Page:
Cybercriminals also launched attacks that targeted those who have non-fungible tokens (NFTs) and cryptocurrencies. Aside from fake NFT email offer scams, we also saw a MetaMask Ethereum update scam that attempted to trick users into clicking on a malicious link to “manually update their crypto wallets.”

Secure emails, endpoints, and cloud-based services and apps from threats and mitigate risks with Trend Micro Cloud App Security

Organizations should consider a comprehensive multilayered security solution such as Trend Micro Cloud App Security. It supplements the preexisting security features in email and collaboration platforms like Microsoft 365 and Google Workspace (formerly known as G Suite) by using ML to analyze and detect any suspicious content in the message body and attachments of an email. This security platform supplements Microsoft 365 or Gmail’s built-in security (such as Office 365 E5’s voice, analytics, security, and compliance services) and acts as a second layer of defense that can catch highly evasive and complex threats.

Trend Micro Cloud App Security uses technologies such as sandbox malware analysis, document exploit detection, and file, email, and web reputation technologies to detect malware hidden in Microsoft 365 or PDF documents. It provides data loss prevention (DLP) and advanced malware protection for Box, Dropbox, Google Drive, SharePoint Online, OneDrive for Business, and Salesforce while also enabling consistent DLP policies across multiple cloud-based applications. It also offers seamless integration with an organization’s existing cloud setup, preserving full user and administrator functionality, providing direct cloud-to-cloud integration through vendor APIs, and minimizing the need for additional resources by assessing threat risks before sandbox malware analysis.

Trend Micro Cloud App Security stands on the cutting edge of email and software-as-a-service (SaaS) security, offering ML-powered features that combat two of the primary email-based threats: BEC and credential phishing. Writing Style DNA can help determine if an email is legitimate by using ML to check a user’s writing style based on past emails and then comparing suspicious emails against it. Computer vision, on the other hand, combines image analysis and ML to check branded elements, login forms, and other site content. It then pools this information with site reputation elements and optical character recognition (OCR) to check for fake and malicious sites — all while reducing instances of false positives to detect credential phishing emails.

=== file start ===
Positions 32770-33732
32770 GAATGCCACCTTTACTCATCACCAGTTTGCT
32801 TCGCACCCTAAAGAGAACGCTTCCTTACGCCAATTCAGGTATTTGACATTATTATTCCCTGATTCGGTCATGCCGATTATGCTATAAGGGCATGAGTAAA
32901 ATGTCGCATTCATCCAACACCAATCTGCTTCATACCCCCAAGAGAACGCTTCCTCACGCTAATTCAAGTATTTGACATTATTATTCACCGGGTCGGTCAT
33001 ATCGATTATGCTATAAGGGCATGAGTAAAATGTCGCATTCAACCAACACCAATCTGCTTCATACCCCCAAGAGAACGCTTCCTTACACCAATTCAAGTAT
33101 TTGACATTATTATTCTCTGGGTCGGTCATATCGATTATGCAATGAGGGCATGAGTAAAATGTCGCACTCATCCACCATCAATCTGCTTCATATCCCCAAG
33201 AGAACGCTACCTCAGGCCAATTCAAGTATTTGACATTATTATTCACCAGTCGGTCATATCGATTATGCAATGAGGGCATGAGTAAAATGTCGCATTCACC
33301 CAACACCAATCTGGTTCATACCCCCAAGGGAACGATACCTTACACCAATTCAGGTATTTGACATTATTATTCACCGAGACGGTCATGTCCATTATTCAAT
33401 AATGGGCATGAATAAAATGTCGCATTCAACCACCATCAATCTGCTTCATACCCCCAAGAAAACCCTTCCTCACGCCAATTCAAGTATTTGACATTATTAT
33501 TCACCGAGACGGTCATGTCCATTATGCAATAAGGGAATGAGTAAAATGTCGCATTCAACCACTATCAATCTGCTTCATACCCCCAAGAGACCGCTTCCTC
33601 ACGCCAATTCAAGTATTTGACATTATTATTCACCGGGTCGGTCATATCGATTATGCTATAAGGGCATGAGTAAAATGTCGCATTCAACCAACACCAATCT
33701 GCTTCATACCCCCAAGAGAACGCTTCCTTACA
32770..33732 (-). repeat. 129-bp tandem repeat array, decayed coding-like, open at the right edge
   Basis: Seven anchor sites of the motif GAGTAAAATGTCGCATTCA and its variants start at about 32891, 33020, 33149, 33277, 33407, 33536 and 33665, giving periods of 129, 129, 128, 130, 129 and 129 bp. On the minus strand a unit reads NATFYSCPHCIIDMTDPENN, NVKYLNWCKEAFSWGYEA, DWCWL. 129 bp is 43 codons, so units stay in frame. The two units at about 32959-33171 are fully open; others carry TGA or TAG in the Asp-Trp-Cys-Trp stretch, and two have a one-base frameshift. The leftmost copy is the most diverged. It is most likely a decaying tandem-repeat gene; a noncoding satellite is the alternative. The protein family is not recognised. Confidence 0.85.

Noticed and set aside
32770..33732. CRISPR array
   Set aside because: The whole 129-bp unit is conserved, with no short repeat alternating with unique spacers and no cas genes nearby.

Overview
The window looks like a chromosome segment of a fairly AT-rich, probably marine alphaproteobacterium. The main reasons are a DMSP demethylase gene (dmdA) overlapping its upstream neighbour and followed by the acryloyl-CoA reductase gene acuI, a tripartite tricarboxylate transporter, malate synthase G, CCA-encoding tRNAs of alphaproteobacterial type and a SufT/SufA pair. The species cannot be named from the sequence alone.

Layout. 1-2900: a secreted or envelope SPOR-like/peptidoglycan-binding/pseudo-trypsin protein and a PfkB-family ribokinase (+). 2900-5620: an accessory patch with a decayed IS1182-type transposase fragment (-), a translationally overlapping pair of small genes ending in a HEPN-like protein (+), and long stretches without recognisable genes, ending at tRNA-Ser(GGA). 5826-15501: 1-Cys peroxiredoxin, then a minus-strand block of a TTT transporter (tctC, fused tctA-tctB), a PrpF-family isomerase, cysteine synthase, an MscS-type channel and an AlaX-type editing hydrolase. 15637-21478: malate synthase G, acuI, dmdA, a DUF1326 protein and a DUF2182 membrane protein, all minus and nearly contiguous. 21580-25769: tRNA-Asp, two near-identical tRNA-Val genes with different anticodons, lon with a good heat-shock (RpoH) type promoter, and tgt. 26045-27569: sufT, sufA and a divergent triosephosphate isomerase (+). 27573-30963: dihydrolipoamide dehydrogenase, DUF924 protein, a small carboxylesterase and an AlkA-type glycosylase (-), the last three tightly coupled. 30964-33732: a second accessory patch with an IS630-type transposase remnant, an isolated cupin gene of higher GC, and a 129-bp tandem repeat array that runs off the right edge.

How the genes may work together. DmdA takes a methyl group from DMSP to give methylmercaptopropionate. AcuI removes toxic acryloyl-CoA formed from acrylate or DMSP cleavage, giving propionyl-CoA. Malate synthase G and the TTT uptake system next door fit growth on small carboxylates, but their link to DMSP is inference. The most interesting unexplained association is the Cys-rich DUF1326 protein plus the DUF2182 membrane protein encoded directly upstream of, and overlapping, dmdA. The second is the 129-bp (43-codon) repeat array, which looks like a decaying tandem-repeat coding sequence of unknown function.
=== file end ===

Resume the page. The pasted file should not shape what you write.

This security solution also comes with an option to rescan historical URLs in users' email metadata and perform continued remediation (automatically taking configured actions or restoring quarantined messages) using newer patterns updated by Web Reputation Services.

This is a significant option since users' email metadata might include undetected suspicious or dangerous URLs that have only recently been discovered. Thus, the examination of such metadata is an important part of forensic investigations that help determine if your email service has been affected by attacks. This solution also officially supports the Time-of-Click Protection feature to protect Exchange Online users against potential risks when they access URLs in incoming email messages.

Trend Micro Cloud App Security also comes with the advanced and extended security capabilities of Trend Micro XDR, providing investigation, detection, and response across your endpoints, email, and servers. Trend Micro Cloud App Security is part of Trend Micro’s Vision One, a security platform that enhances and consolidates detection, investigation, and response capabilities across email, endpoints, servers, cloud workloads, and networks.